Dear Business Insider: We have the beacon fix.
The recent article “THE STORE OF THE FUTURE REPORT: The top 5 retail technologies that could fundamentally change the in-store experience about the use of Beacons” by Nancee Halpin (@nanceepansy) at Business Insider caught our eye. Ms. Halpin experienced several new technologies available at brick and mortar stores including interactive fitting rooms, interactive storefront displays, and heat mapping technology.
Her beacon experience failed to excite her:
Many major retailers have implemented beacon programs that allow them to reach consumers on their smartphones while in-store. But so far, many of these integrations are underwhelming.
How could this be? At Kocomojo, we have seen engagement rates of 60% and higher. On Facebook, the average retail brand only gets half of that. We have seen marketers and tech folks rejoice at the ease and speed that they can get their personalized beacon campaign up and running. We need to dig beyond the bullet points to see what exactly happened.
Beacons are one of the most important new consumer-facing retail technologies of the past few years. We expect that beacon-influenced sales at the top 100 retailers could reach $44 billion next year.
Well, okay, agreed. Let’s dig deeper into Ms. Halpin’s research pool.
We tested out this technology first-hand at Best Buy, Duane Reade, and American Eagle stores in the Union Square neighborhood of New York City.
- To do so, we first had to download the Shopkick app, which all three stores use to connect with beacons.
- Secondly, we had to ensure our Bluetooth capabilities were enabled on our mobile device prior to entering each store.
Shopkick is a five-year-old mobile app that now boasts more than 13 million users; it allows shoppers to collect “kicks,” or points, that customers can accumulate to claim prizes, including gift cards to major retailers like Macy’s and Toys ‘R’ Us, or products like tablets and designer handbags.
Okay, now we are beginning to get it! The only beacon program used was the third-party app Shopkick, where customers earn only Shopkick rewards. Then, they can trade in the “kicks” rewards in a variety of stores. In essence, you are putting all of your beacons and your brand in one big Shopkick bag.
Ms. Halpin found that Shopkick couldn’t always detect that she was in the store, the app only reached out to her on entry– and the rewards seemed empty. So, customers are interacting with Shopkick (well, when it works) not directly with a brand. In essence, the brand is loaned out. When an experience is “underwhelming” it not only creates a poor perception of Shopkick, but also on the brand that it is representing.
Nancy Halpin, why on earth would people loan their brand out to a third party?
She believes these are the main reasons:
- It’s easier for retailers to partner with a third-party app rather than have to implement the back-end tech infrastructure themselves.
An excellent observation, but it doesn’t have to be that way. We recognize that building valuable and rewarding consumer experiences within a brand’s app does require sophisticated back-end technology. The Kocomojo proximity marketing platform, KocoConnect solves that problem by giving retailers the tools to create their own direct beacon experiences without having to build a back-end tech infrastructure. Think of it as the WordPress of beacon technology. When brands first had blogs, they had to build their sites, some of which were uninspired and clunky. WordPress allowed brands to create great looking sites and avoid an expensive backend startup. That’s how KocoConnect works; it’s a middleware beacon solution connecting the brand to its customers.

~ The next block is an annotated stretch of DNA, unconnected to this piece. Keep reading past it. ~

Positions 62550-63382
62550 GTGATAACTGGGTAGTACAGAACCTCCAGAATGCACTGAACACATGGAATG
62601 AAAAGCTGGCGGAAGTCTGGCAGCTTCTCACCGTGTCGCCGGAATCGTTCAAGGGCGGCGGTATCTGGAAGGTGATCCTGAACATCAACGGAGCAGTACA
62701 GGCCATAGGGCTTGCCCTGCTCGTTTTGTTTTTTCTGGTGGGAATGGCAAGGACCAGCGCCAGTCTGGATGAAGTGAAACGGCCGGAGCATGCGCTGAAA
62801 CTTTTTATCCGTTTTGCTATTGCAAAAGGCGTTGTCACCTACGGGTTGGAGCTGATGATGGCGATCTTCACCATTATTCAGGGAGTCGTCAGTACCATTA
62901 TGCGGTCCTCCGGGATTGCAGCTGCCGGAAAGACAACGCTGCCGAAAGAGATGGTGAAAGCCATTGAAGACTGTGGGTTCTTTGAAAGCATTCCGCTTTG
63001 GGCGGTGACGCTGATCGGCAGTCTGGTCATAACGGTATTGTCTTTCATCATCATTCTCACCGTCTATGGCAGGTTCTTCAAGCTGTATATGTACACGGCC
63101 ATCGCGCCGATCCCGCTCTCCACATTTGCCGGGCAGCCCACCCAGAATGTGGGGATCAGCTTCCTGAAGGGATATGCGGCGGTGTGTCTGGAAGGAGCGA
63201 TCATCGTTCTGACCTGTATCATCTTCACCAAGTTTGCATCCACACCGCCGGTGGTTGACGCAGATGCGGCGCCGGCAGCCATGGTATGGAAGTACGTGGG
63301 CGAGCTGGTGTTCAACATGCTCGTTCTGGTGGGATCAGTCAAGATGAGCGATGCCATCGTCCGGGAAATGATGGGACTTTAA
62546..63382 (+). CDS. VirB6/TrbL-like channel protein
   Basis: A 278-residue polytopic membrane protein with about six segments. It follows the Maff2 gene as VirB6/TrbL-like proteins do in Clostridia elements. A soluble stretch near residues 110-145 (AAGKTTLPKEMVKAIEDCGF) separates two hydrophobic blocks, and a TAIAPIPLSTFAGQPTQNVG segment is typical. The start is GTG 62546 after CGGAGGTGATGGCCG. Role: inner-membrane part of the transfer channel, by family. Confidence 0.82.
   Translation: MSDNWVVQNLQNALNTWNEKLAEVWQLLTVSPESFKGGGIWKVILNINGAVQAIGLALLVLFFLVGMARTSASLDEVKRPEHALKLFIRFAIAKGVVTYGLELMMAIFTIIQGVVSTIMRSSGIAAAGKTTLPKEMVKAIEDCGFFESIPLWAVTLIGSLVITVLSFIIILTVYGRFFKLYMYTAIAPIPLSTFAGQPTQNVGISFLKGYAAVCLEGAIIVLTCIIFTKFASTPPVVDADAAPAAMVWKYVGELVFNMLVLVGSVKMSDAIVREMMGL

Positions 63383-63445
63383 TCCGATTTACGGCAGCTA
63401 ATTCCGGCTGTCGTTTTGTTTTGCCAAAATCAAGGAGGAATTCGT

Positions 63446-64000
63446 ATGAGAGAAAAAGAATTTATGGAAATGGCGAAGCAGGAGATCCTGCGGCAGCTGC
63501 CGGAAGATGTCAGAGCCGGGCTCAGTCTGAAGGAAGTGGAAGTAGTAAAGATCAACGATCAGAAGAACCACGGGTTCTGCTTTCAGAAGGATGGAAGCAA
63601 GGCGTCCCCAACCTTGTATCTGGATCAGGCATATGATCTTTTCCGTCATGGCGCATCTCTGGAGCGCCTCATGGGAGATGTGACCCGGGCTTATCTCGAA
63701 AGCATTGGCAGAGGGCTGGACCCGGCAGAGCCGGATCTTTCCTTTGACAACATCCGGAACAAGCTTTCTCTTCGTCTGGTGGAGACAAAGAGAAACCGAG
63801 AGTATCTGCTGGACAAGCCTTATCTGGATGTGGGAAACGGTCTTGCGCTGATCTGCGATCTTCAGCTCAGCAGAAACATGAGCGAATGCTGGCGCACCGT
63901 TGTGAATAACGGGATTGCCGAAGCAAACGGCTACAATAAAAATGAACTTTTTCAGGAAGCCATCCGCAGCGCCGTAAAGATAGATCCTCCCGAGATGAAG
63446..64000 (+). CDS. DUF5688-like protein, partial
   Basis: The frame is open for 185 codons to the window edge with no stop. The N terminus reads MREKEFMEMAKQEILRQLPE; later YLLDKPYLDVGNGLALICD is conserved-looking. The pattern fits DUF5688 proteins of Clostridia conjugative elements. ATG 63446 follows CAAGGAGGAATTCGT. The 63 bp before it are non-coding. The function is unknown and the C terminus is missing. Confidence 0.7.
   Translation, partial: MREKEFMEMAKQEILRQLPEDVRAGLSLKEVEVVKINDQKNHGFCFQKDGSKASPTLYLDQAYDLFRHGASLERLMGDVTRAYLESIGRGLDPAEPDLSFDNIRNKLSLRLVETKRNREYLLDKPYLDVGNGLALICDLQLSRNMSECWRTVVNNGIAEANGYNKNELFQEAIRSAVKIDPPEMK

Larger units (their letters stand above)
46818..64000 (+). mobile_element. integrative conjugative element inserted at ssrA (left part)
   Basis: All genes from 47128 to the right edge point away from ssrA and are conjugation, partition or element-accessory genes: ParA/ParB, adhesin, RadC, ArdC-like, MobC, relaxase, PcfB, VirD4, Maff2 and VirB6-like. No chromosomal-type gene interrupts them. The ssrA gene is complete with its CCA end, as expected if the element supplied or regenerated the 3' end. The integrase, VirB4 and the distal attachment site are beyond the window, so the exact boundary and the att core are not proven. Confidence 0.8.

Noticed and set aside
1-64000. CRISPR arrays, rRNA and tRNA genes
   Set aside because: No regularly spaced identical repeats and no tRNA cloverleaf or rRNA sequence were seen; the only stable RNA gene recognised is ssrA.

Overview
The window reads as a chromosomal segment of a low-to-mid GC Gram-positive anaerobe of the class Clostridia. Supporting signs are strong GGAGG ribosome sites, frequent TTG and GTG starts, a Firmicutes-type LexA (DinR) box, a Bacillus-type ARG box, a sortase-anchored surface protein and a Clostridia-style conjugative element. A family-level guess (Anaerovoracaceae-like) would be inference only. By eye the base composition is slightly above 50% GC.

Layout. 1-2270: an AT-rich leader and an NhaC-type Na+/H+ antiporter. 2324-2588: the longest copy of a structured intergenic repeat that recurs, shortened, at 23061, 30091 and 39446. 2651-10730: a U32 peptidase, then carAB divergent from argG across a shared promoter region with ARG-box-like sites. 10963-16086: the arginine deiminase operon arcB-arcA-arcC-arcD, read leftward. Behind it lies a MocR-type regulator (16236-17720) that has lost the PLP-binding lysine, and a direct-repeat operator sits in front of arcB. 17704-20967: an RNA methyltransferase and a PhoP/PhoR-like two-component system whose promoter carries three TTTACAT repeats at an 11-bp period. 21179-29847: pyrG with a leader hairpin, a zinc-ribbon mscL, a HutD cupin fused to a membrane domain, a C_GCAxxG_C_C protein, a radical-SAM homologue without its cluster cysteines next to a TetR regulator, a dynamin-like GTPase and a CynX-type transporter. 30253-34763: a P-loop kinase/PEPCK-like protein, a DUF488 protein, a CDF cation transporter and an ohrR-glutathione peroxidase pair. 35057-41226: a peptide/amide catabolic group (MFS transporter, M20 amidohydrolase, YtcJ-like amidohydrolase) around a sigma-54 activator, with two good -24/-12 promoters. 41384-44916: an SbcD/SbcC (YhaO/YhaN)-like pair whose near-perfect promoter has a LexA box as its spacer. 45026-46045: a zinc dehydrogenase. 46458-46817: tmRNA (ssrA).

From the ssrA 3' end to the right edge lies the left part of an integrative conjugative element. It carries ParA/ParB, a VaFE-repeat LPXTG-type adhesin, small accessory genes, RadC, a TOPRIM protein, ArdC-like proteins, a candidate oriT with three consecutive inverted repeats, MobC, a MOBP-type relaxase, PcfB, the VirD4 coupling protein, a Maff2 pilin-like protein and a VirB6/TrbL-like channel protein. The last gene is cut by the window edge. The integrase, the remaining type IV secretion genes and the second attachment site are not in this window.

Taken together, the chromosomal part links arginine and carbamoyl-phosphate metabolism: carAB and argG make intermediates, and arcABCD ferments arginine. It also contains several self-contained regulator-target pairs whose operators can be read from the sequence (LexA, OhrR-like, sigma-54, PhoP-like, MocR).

KocoConnect is app agnostic which means it can work with any existing app. For example, Toys ‘R Us can integrate KocoConnect into their mobile app within a matter of days. This enables them to reach their customers with their own promotions, conversations, and rewards in their application– and have complete control over their brand voice.
Retailers can potentially reach more people beyond those devoted shoppers who have already downloaded and regularly use the company’s own app.
We can see an upside to that if you are a small retailer or just starting out. But the numbers don’t always match up. If someone visits Target, there is a good chance that they are using the existing store’s app already. So why make them use an app that could expose them to the competition? Further, by using a third-party app, it doesn’t let the brand speak directly in their own voice.
American Eagle and Best Buy have two different voices, by using a third party app they become the Shopkick voice.
- Retailers assume that a loyalty app like Shopkick will be popular with consumers and give them a good reason to opt into location-based messaging.
We believe that as a brand having your app tied to your loyalty program is the way to be popular with your customers. With a well-designed app, you control your messaging and shoppers don’t have to seek out third-party coupon apps to find the greatest deals. With KocoConnect, you control the rewards you offer and can make near real-time adjustments to any promotion.
Brands are just beginning to warm up to beacons and proximity-based marketing. For the average consumer, a third-party app like Shopkick may be the most accessible way to interact… for now. Kocomojo offers solutions that will further personalize the beacon shopping experience, making it easier for brands to hold on to their identity and let consumers have a lot more fun.
Ms. Halpin, if you want to talk, feel free to ping us. We’ll show what the next generation of beacon marketing looks like.